The fact that Donald Trump is president isn't stopping immigrants from wanting to become U.S. citizens. A naturalization ceremony was held in Austin on Monday for 350 people from 69 countries.
The ceremony didn't only celebrate those being granted citizenship. A spotlight was also placed on President Trump's travel ban and tensions surrounding immigration.
For many, it's been years of waiting for this very moment.
"I'm Mexican but today, to be a U.S. citizen, I'm so proud," says Mirna Salazar, new U.S. citizen.
Mirna Salazar is from Monterrey, Mexico. She says now, more than ever, was the right time for her to become a U.S. citizen.
"I had to wait for five years. So as soon as the five years were complete, and then thinking about Trump and all this, we don't know what's going to happen later. So that's why we decided this is my time," says Salazar.
Monday's naturalization ceremony was a sea of diversity - 350 people from 69 countries. It was held at the LBJ auditorium at the University of Texas. The dean of the School of Law was one of the speakers. He touched on the president's failed travel ban on several predominately Muslim countries.
"About a month ago there was a federal judge in Hawaii who said, the order is unconstitutional," says Dean Ward Farnsworth, University of Texas School of Law.
Uncertainty about the future of travel and immigration has been a fear for many. Chenceline Bih from Cameroon, West Africa says she can now rest easy.
"I was scared because I knew they were like, he said he was going to repatriate back Africans or immigrants, so I was scared. I was like, well I hope I'm not in that group. So finally that now I have my citizenship, I know I'm secure," says Chenceline Bih, new U.S. citizen.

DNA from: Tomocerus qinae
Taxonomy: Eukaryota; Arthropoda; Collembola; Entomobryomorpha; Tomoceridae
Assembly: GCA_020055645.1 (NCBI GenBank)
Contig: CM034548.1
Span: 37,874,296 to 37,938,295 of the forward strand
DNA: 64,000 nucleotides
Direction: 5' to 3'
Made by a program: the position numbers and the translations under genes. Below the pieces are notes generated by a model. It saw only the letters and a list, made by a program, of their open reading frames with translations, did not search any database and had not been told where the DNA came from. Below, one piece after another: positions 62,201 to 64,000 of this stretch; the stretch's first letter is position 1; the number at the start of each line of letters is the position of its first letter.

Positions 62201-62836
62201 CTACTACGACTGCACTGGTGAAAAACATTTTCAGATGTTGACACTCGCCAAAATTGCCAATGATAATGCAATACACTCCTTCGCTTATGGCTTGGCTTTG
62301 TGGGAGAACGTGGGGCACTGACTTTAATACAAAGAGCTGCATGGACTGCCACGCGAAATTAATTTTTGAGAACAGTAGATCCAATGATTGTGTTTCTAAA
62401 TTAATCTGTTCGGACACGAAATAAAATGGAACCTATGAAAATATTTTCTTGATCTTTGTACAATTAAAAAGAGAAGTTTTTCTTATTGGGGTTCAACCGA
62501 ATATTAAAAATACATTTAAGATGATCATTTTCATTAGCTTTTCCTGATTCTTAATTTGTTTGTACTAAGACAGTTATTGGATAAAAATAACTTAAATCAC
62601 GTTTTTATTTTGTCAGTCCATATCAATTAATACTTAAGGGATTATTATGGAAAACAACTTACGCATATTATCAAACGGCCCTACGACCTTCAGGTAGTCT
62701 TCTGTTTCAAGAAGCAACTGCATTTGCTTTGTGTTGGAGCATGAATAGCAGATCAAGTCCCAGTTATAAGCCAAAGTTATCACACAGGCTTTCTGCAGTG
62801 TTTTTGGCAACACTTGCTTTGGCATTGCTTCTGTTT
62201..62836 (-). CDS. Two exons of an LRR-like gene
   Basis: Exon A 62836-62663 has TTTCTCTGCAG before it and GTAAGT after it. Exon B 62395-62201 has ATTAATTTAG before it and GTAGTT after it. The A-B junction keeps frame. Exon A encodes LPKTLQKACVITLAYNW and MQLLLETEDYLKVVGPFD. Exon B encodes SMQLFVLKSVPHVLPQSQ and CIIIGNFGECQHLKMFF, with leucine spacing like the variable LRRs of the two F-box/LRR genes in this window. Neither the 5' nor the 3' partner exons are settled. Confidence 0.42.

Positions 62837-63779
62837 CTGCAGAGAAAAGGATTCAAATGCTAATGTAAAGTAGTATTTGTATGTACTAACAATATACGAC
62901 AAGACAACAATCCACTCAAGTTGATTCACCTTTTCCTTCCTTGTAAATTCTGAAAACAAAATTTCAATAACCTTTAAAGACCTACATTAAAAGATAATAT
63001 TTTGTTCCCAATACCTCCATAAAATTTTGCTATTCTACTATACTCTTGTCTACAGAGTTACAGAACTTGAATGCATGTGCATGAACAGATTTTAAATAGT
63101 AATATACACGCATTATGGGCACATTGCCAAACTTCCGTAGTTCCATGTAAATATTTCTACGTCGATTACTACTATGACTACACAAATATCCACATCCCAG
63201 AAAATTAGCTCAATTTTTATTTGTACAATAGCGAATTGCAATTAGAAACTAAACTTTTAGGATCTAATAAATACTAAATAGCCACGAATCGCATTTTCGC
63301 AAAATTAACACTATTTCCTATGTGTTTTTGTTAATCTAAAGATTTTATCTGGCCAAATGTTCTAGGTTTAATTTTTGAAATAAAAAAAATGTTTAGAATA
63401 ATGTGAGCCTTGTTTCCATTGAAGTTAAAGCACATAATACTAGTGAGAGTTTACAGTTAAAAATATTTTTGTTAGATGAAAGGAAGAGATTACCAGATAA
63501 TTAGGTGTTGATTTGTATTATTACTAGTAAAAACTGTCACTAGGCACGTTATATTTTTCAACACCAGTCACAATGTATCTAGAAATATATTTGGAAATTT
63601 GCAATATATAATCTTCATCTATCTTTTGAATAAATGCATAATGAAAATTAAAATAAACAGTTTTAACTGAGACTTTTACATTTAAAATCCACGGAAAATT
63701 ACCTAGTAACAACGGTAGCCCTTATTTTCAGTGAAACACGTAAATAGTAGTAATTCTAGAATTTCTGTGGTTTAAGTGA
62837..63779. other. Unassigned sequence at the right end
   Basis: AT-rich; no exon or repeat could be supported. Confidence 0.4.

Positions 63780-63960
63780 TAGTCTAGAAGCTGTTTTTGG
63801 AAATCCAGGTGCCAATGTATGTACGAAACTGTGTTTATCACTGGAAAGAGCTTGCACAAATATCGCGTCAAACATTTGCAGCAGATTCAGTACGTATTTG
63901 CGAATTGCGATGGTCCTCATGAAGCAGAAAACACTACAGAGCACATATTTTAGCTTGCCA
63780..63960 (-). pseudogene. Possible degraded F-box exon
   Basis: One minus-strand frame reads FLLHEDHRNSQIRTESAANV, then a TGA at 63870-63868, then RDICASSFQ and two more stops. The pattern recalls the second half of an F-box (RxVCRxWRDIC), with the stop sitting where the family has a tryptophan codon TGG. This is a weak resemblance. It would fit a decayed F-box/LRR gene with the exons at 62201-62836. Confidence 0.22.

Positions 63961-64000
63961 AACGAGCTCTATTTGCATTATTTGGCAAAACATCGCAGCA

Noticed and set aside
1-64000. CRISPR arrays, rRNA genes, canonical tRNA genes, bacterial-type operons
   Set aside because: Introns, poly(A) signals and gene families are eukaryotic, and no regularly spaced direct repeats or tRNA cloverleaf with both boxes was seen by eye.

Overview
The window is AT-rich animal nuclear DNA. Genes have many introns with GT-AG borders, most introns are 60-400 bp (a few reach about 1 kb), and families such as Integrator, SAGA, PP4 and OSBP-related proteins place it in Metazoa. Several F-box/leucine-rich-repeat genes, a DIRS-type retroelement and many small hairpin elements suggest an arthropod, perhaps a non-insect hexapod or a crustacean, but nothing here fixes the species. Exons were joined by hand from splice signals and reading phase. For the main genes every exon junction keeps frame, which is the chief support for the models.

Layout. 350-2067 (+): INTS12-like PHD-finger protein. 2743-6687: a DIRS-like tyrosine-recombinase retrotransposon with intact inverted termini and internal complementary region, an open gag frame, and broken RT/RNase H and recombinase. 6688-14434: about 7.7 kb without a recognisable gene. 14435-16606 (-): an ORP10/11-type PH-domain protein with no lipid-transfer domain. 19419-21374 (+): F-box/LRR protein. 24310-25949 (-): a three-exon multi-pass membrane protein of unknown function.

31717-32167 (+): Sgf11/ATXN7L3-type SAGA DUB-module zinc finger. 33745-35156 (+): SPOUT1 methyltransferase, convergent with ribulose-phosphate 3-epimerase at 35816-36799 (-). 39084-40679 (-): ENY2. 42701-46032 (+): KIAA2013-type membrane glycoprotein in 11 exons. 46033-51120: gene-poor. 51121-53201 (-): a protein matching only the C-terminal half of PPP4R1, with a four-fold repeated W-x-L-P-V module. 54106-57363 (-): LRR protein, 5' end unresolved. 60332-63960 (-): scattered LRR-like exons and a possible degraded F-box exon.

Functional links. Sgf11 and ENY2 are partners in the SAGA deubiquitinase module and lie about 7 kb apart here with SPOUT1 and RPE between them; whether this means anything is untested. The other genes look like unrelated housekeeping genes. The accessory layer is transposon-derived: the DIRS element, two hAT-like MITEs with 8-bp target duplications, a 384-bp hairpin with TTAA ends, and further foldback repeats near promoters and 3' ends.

Now her focus is on her career. She's a registered nurse and working on becoming a nurse practitioner.
"I was so excited to come here and explore my dreams and be whatever I want to be," says Bih.
Immigration lawyer Thomas Esparza Jr. says many people applying for citizenship are from Asia and Mexico. He says the process has gotten tougher over the years.
"When I started practicing law in the 70s, the citizenship application was four pages long. Today it's 22 pages long with a couple of pages dedicated to questions about terrorism, criminal convictions and bad things that can mess themselves up," says Thomas Esparza Jr., immigration lawyer.
Salazar says the people at Monday's ceremony are good citizens.
"We want to work... change our life, a better life. That's why we are here," says Salazar.
Esparza jr. tells us the cost to become a U.S. citizen is dependent on a person's situation. It can range anywhere from $700, to several thousand dollars if an attorney is needed.